Libertarian think tank CATO Institute released a report ranking 50 states by an index of personal and economic freedom. While landing high up in the economic freedom ranking in the 6th place, Texas was ranked last in personal freedom.
The report contrasts each state’s personal freedom index against levels of paternalism by examining 12 categories: incarceration and arrests for victimless crimes, tobacco freedom, gambling freedom, gun rights, educational freedom, marriage freedom, marijuana freedom, alcohol freedom, asset forfeiture, other mala prohibita (acts defined as criminal in statute, but which are not considered harms in common law) and miscellaneous civil liberties, travel freedom and campaign finance freedom.
Among the biggest issues regarding personal freedom in Texas, the report highlights the state’s aggressive justice policies that lead to a higher-than-average incarceration rate. Additionally, while drug arrests fell over time nearing the national average and access to medicinal marijuana expanded in 2021, Texas’ cannabis laws are the harshest in the country. According to authors William Ruger and Jason Sorens, cultivating as little as 7 grams carries a mandatory minimum of six months.
Another culprit for the institute is Texas’ low travel freedom. The report considered requiring fingerprints for driver’s licenses and a lack of regulation on automated license plate readers as the main issues in this matter.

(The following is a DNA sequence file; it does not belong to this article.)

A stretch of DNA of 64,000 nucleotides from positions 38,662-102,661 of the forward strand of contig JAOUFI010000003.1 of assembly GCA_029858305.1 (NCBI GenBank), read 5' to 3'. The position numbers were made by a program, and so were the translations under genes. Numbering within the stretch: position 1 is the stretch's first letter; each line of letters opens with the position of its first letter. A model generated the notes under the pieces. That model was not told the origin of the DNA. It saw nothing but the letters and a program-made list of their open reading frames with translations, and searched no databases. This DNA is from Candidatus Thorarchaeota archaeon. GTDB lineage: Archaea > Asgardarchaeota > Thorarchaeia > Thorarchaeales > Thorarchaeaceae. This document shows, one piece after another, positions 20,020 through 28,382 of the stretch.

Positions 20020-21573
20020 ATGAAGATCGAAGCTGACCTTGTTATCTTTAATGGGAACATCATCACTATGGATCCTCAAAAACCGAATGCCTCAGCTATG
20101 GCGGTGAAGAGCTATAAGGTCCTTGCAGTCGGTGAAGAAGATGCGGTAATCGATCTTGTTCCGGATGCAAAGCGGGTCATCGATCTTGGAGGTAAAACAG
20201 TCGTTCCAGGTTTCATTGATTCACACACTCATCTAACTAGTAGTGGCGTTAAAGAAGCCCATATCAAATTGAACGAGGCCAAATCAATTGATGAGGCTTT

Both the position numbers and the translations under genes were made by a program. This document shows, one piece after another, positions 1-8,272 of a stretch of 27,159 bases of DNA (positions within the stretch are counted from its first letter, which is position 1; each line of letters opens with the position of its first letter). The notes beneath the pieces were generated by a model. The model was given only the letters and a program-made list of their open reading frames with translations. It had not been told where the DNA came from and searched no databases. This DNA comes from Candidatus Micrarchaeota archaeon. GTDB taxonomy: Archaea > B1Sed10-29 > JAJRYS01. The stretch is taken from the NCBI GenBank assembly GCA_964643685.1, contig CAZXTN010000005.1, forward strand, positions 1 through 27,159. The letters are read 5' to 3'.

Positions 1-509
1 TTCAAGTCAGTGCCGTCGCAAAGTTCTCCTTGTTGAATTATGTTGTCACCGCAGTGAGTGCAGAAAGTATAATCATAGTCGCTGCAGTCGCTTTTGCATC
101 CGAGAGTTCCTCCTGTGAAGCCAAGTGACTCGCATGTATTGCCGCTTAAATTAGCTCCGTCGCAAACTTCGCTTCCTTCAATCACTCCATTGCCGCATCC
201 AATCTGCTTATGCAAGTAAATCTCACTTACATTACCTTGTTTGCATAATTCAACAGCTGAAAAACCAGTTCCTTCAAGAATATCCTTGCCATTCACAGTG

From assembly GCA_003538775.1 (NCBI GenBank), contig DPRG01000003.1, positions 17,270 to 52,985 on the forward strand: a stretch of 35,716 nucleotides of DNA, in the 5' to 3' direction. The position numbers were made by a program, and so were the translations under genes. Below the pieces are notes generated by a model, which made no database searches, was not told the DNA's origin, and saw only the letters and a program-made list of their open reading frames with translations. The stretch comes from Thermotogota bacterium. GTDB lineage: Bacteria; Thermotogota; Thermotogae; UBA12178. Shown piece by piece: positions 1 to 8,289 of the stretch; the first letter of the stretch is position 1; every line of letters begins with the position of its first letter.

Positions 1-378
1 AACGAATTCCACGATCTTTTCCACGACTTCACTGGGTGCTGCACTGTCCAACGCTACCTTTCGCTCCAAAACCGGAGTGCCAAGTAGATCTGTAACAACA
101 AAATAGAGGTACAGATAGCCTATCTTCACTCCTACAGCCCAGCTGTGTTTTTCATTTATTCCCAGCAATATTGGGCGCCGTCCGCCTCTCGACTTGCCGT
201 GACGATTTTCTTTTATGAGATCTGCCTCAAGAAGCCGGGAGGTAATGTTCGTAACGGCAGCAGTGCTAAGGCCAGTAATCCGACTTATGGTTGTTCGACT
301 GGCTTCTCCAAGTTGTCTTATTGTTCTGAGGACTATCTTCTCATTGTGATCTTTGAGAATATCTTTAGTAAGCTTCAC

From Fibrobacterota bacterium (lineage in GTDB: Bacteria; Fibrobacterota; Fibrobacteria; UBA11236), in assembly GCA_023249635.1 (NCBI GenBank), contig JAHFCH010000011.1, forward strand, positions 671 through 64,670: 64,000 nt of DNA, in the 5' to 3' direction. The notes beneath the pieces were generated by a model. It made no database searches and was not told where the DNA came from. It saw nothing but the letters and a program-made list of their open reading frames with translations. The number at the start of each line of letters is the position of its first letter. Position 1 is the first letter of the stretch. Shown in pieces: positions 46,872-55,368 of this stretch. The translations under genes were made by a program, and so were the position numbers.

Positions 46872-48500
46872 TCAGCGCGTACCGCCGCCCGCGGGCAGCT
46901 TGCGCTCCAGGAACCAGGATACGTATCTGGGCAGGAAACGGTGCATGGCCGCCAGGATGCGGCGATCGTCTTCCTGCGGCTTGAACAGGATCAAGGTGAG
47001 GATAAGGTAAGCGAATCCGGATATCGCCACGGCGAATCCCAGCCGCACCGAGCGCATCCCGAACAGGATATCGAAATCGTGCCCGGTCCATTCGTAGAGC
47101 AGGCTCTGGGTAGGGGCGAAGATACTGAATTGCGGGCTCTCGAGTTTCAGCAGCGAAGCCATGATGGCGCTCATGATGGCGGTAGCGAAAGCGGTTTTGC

Meanwhile, the report found that Texas did much better on the economic freedom side of the study, particularly the state’s decentralized fiscal policy that keeps state taxes at about 3.7% of income, almost half of the national average.
However, there is a caveat to CATO’s and other institutes’ reports on freedom. Over the past decade, social scientists have questioned the methodology and metrics chosen by studies that intend to measure freedom. Most prominently, scholars have questioned Freedom House’s construction and structure of its measuring instruments as politically biased. This scrutiny doesn’t criticize the study's findings, but rather how the issue is approached, casting a shadow of doubt over the scientific objectivity of the whole project.
According to Texas Monthly, the CATO Institute was co-founded by Charles Koch, a prominent donor of Gov. Greg Abbott. Several excerpts in the report show the political leaning of the authors. For example, when referring to the lack of personal freedom in education, the authors said that “[Texas’ education] has lagged behind other conservative states,” and that “at least private schools and homeschools are largely unregulated.”
Similarly, the categories chosen for the ranking are telling. Significantly for a libertarian institute, other categories that might have been considered as relevant to measure a state’s personal freedom/paternalism ratio such as levels of surveillance, LGBTQ+ and reproductive freedom did not make it to the list.